Finally ask yourself how unbiased you would be in your recommendations if someone was paying your $58,000 a year for, ostensibly nothing and that someone just happened to have a product out there that you could prescribe for your patients--one that cost ten times or more what competing equally effective products could do.

Pretty scary, eh?
Update June 12, 2008:

The New York Times ran an article today that has more detail about the drug company payoffs received by psychiatrists around the country and how several of them lied about the amount when asked to disclose.

A key phrase in the article leapt out to me and points to yet another cause of the childhood obesity epidemic:

"An analysis of Minnesota data by The New York Times last year found that on average, psychiatrists who received at least $5,000 from makers of newer-generation antipsychotic drugs appear to have written three times as many prescriptions to children for the drugs as psychiatrists who received less money or none. The drugs are not approved for most uses in children, who appear to be especially susceptible to the side effects, including rapid weight gain." [emphasis mine].

It's worth noting that these psychiatric drugs have been shown, in adults, to cause not only rapid weight gain but diabetes.

Here's the whole article which I recommend you read:

Psychiatric Group Faces Scrutiny over Drug Company Ties


The Old Man and His Dog said...

Just had this discussion with my fiance' last night after watching an old episode of ER where the unethical Dr., receiving money from the pharmaceutical company, prescribed a drug known to cause kidney damage to a patient that received a kidney transplant. She lost the kidney that her father donated to her, then her father committed suicide so that they could use his last kidney for his daughter.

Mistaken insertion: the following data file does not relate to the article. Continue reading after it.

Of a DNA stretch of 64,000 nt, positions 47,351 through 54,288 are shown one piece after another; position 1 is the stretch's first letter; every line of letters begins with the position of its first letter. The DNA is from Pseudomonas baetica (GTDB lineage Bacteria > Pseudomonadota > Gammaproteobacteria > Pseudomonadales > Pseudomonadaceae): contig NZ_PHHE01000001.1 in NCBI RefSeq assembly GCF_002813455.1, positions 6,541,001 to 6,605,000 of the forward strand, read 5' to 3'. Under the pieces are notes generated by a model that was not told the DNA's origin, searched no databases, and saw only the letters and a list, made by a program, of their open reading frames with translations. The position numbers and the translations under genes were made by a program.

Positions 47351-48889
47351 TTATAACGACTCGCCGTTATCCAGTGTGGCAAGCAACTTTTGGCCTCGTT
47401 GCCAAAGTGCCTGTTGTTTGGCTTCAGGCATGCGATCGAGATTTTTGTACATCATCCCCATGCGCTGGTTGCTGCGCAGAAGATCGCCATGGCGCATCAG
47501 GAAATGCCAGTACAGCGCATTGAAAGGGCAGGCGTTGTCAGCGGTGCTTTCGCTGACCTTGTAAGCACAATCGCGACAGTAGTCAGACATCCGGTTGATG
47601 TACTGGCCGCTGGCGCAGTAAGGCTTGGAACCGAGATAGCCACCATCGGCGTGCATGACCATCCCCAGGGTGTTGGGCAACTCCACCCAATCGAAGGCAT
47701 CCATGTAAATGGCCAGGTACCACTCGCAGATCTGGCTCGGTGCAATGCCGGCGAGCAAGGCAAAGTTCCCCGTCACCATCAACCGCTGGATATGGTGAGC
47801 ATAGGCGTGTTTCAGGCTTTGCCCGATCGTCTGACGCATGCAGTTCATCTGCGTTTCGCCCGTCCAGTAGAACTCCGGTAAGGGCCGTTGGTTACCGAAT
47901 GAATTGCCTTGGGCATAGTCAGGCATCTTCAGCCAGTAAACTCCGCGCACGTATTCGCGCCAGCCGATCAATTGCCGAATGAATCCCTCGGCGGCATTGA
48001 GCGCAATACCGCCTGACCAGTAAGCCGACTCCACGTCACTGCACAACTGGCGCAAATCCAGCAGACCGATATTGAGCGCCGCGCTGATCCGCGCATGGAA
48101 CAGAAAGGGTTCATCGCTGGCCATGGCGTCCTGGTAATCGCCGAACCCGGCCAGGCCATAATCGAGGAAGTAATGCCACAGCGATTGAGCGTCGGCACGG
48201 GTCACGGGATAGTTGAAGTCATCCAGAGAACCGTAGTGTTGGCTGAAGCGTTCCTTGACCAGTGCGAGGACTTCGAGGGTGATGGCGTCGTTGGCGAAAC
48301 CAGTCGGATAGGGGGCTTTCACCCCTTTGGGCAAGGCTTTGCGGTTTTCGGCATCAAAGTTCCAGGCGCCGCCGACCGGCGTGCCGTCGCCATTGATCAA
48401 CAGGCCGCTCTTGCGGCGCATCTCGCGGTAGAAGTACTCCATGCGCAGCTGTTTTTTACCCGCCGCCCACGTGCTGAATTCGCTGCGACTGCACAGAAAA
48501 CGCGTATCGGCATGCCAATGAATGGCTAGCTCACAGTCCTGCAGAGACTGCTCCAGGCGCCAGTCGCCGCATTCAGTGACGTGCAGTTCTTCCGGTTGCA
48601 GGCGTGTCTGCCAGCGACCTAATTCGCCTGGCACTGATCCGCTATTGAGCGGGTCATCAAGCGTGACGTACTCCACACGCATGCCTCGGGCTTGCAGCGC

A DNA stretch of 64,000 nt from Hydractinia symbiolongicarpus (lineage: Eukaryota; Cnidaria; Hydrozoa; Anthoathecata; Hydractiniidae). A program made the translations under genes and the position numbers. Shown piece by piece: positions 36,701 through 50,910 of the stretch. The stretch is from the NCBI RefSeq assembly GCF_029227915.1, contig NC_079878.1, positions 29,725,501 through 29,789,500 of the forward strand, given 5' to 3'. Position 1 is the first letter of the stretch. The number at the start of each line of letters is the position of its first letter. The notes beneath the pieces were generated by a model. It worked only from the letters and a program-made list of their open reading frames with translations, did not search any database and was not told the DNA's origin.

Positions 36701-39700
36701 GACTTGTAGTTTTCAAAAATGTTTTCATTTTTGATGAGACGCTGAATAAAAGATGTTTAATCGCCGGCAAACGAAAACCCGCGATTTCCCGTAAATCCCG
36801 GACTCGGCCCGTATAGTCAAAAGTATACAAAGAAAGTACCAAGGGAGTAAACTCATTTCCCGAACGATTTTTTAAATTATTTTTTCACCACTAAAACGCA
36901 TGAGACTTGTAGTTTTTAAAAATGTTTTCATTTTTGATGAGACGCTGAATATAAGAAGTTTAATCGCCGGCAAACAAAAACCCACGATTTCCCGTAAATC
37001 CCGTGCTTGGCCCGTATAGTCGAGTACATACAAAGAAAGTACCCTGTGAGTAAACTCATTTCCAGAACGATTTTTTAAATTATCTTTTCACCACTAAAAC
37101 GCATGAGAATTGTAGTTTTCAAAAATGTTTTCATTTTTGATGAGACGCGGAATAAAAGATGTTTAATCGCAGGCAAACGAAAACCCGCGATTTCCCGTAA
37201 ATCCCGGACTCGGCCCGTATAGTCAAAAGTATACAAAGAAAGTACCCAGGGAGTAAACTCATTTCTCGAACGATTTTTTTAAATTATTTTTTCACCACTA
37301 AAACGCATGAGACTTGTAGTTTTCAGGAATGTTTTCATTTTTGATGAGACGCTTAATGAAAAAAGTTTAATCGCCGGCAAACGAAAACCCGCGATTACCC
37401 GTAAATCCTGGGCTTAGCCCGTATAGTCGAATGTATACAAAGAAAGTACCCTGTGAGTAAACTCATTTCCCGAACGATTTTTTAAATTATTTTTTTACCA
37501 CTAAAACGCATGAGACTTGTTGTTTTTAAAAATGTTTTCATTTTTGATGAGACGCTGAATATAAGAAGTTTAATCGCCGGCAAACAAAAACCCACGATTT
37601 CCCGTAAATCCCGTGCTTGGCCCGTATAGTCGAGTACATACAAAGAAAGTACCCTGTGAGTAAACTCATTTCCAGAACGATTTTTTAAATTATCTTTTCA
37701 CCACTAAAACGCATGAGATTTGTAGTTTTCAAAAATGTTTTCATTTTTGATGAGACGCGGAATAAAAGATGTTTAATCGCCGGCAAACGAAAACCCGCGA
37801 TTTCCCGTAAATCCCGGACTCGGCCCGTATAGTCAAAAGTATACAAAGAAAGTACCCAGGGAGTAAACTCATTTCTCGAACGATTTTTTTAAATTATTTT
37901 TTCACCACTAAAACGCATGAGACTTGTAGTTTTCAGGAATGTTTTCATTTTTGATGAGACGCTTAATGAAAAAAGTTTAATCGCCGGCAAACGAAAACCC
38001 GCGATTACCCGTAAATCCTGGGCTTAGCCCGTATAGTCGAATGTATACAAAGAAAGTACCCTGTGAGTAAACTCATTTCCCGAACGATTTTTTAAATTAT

We determined that each of us is ultimately responsible for our own health now. We are now our own formally uneducated Dr's. Not like in the old days when you actually went to a Dr. because you understood that they knew more than you and you could actually trust them to do what is best for you. A shame this is no longer true. Now most Dr's are just in the "business" to make as much money as possible.

Very sad state of affairs. Even more disturbing for those that aren't able to do the kind of research required to make an knowledgeable decision as to what treatments they will or will not accept.

How many have to suffer, die and/or go broke before this changes?

The Old Man and His Dog said...

Another article about Januvia I saw today.


Arun.N.M. said...

Great Post. Situation in India is almost the same. I try to be ethical in my prescription practise as far as possible but I know many a time Pharma Company pressures and gifts make me falter. What do you feel is the way out of this bad and ugly situation?

Emily said...


The report is now online here:

-Emily from VT

Anonymous said...

here are the top 10 drugs by spending:

Strattera, ADHD, Eli Lilly

Metadate CD, ADHD, UCB

Januvia, Type 2 Diabetes, Merck
Lexapro, Depression, Forest Laboratories

Cymbalta, Depression, Eli Lilly
Lantus, Diabetes, Aventis Pharmaceuticals

Seroquel, Antipsychotic, AstraZeneca

Namenda, Alzheimer's, Forest Pharmaceuticals

Vytorin/Zetia, Cholesterol, Merck/Schering-Plough
Benicar, Hypertension, Daiichi Sankyo